An Assumption boy with autism is alive and well two months after the quick reactions of 10-year-old cousins saved him from a perilous dip in a neighborhood pond.
Brailynn Demoulin and Sierra Lauharn were each awarded $50, a Civilian Award Certificate, and a commemorative coin Aug. 10 at the Metamora Fire Department for their parts in rescuing the seven-year-old boy as he struggled in the water. Fulton County Sheriff Roy Miller credited the girls for their alertness, saying, “If you think about it, it could have been worse.”
Brailynn and Sierra, who was visiting from Oakshade, were riding their bike and hoverboard down Simon Street in Assumption the evening of June 23 when they decided to check out a pond set back behind the house on a neighbor’s property. Minutes earlier, Brailynn’s mother, Staci Miller, had asked the girls to watch for the boy, who had been seen wandering the neighborhood alone.
Sierra spotted the boy in the pond and alerted Brailynn, who at first thought he was a buoy. Brailynn stood watch as Sierra raced back to Miller. “She said, ‘That boy’s in the pond,” Miller said.
Miller went to a neighbor’s house for assistance, and the couple there sent their grandson, Jordan Ewing, to help rescue the boy. When they arrived at the pond the child “was up and down in the water,” Miller said. “He turned around, and I realized it really was the boy.”
She jumped in, grabbed hold of him, and carried him to the pond’s edge, where Ewing pulled him out. Metamora EMTs were dispatched, with assistance from the Fulton County Sheriff’s Office. The boy was treated at a local hospital.
It was only later that a neighbor of Miller who works at Evergreen Elementary School in Metamora told her the boy attends the school and is autistic and non-verbal. He had apparently wandered from his home on their street.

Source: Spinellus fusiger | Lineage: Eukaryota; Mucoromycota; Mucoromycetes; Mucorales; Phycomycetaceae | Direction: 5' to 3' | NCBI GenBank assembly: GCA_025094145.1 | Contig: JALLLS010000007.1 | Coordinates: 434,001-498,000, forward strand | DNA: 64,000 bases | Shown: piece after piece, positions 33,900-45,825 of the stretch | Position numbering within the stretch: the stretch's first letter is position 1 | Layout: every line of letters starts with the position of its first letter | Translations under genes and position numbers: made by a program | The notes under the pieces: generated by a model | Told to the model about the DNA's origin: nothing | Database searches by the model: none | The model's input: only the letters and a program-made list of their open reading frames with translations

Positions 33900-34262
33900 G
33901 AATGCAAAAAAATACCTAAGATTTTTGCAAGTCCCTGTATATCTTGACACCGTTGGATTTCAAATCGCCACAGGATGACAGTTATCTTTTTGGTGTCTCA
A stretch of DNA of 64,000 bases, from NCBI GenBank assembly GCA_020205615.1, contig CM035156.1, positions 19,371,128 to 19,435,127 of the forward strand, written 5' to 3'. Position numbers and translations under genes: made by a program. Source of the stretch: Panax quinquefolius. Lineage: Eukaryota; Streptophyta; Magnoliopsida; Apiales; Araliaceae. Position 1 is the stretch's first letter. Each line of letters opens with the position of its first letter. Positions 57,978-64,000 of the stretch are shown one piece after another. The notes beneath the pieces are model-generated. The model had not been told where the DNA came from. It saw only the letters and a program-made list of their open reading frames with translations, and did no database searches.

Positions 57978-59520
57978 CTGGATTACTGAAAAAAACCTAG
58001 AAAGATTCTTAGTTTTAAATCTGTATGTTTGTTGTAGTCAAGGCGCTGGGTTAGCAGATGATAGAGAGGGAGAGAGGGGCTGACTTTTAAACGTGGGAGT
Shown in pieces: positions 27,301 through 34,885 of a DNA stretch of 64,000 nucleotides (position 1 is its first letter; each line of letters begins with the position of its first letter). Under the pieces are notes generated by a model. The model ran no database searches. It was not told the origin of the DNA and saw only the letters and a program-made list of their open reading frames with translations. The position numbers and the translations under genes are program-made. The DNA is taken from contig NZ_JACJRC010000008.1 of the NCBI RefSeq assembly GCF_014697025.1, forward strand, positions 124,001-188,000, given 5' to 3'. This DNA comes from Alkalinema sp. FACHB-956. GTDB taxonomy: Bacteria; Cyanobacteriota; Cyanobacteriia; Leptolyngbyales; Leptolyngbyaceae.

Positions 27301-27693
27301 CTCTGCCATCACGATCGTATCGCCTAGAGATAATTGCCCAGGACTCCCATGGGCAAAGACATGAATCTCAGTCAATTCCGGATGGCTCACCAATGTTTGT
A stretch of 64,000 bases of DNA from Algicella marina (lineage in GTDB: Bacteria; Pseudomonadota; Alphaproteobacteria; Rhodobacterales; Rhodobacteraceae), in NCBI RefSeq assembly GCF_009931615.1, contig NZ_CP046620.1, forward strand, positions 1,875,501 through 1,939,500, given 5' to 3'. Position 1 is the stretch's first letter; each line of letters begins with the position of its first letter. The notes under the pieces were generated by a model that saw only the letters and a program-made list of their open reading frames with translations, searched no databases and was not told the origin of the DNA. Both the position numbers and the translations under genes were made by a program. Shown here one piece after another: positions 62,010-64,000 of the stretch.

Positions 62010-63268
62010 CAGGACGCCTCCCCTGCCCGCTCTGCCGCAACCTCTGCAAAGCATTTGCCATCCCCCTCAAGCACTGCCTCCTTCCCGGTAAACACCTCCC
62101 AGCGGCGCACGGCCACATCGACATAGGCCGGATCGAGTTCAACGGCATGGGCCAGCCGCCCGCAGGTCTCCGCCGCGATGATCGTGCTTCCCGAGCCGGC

Miller said the attending paramedics “thanked the girls a million times. I’m super proud of them, and I’m glad they actually listened to me and looked – kept an eye out.”
At last week’s ceremony at the fire station, Brailynn and Sierra were presented T-shirts that proclaim them heroes, the cash award, and commendations from both the fire department and the sheriff’s office “in recognition of a commendable contribution to the community.” The sheriff’s office also awarded each girl a special coin commemorating their heroics that Sheriff Miller said is rarely awarded to anyone.
“The sheriff said, ‘We don’t give these out too often, only to people who do something good,’” Miller recalled. She said the girls were told at the ceremony, “You guys are heroes. What you did was very brave.”
Sheriff Miller said he was relieved the girls didn’t try to rescue the boy themselves, particularly since the boy was struggling.
“The bigger thing that amazes me is they were well aware of the situation enough that they could have put themselves in danger if they would have went out there,” he said. “Thank goodness they didn’t attempt to go out there, because as young as they are you don’t know what would have happened.”
In fact, he said, he heard multiple comments commending Brailynn and Sierra on their good judgment.
Reach David J. Coehrs at 419-335-2010.